September 30, 2015 (JUBA) – South Sudan parliament has formed a five-member committee to investigate the oil explosion incident in which nearly 200 people died in Western Equatoria state two weeks ago.
- South Sudanese MPs stand during a parliamentary session in Juba on August 31, 2011 (AFP)
The National Legislative Assembly, after a two hour debate, approved the motion moved by Maridi county MP Justin Joseph Marona to constitute a fact finding committee.
Marona had presented details on how the explosion started in his 10 minutes speech.
“At about one pm (local), the fuel tanker overturned and attracted more than 1,000 people who were collecting the leaking fuel,” said Marona, quoting survivors of the accident.
“At around 3:50pm, a group of soldiers on land cruiser hardtops arrived to the scene, carrying two empty barrels with intention of trying to also to collect petrol from the tank. Then one of them tried to disperse the crowd by firing the bullet and which spared fire and caused explosion,” he said, adding “but this is yet to be investigated.”
The oil tanker, traveling from Juba to Yambio on September 16 veered off the road near Maridi and overturned. At least 206 reportedly died. Maridi MP Marona said seven members of one family are dead in one of the worse accident in South Sudan’s history.
“Sixty people have been buried in mass grave after their bodies were burnt beyond recognition and most of the dead are young people,” he said.
South Sudan often suffer from acute fuel shortage and the commodity, which is basic source of electricity and motors, is needed by almost every household.
The parliamentary committee will establish the preliminary report that soldiers fired into the crowd and triggered fire as well as the oil suppliers. Their report will be delivered to parliament after one month. The MPs went on recess on October 1st and would return on November 1st – just in time to report their findings.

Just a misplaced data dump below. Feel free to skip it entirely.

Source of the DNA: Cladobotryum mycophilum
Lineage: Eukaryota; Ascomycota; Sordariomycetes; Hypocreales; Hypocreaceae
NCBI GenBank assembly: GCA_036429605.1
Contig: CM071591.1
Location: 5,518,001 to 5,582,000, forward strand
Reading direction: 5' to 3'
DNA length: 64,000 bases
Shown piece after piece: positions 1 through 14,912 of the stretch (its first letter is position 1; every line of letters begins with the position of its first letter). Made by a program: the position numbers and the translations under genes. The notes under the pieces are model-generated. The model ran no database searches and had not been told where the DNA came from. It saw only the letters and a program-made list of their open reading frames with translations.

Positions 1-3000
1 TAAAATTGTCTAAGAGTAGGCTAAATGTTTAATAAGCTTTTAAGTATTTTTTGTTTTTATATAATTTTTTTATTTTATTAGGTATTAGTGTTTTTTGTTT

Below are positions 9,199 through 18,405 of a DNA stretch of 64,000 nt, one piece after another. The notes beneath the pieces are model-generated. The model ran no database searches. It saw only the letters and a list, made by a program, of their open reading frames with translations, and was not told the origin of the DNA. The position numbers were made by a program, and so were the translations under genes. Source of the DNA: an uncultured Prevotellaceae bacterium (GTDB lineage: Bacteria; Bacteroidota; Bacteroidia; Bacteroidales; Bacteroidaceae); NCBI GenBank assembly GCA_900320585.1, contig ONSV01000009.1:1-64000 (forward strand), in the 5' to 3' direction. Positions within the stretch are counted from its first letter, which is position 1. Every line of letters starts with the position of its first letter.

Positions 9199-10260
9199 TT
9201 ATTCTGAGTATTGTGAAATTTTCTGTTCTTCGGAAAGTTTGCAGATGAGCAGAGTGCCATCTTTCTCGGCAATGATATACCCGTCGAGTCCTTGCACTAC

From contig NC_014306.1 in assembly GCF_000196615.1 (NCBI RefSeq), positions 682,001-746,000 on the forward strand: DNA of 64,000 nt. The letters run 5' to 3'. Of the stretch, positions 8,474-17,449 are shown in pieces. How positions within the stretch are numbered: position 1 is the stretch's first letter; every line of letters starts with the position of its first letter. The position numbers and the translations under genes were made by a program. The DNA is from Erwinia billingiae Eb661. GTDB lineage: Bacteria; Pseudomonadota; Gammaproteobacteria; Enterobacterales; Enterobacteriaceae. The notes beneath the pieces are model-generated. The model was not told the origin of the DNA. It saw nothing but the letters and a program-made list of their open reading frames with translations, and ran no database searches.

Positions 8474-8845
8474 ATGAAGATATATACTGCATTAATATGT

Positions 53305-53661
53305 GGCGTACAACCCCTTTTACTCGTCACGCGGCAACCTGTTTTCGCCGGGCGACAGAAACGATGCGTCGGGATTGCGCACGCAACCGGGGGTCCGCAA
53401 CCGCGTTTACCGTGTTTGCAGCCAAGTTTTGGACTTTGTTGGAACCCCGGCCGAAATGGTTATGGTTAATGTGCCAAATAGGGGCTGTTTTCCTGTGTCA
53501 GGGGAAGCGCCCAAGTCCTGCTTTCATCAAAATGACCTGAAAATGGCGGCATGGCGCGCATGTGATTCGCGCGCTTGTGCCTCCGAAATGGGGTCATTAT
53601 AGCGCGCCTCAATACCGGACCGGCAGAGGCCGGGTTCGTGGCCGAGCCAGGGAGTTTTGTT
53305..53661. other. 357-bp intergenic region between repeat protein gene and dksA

The MPs also resolved to contribute 200 South Sudanese pound each to support the injured and families of the deceased. At least 180 people are nursing wounds from the oil fire – some in critical conditions.
“Over sixty eight burnt completely and buried in mass grave. Maximum losses in one of the clan reached seventeen people and there is one family lost seven of its members. One foreigner from Uganda has disappeared and one is now in Juba teaching hospital,” said MP Marona, recounting the detail of the oil fire to MPs.
Onyito Adigo Nyikec of the opposition SPLM-DC said government has underperformed.
“The government is behaving as if nothing happened. I think it is very unfortunate. How do we consider ourselves as leaders of the country and we are not caring for the people who are dying,” said the Adigo, an outspoken lawmaker from Upper Nile state.
But ruling SPLM MPs dismissed Adigo’s submission and accused him tending to score political point in a natural accident.
Gatwech Lam, also Upper Nile state and chair of the energy committee in parliament, said legislation are being drafted to avoid future similar accidents. He did not say when those laws will be ready for deliberation or areas to be addressed.
The MPs decried the tragedy and vowed that anyone involved will be brought to books.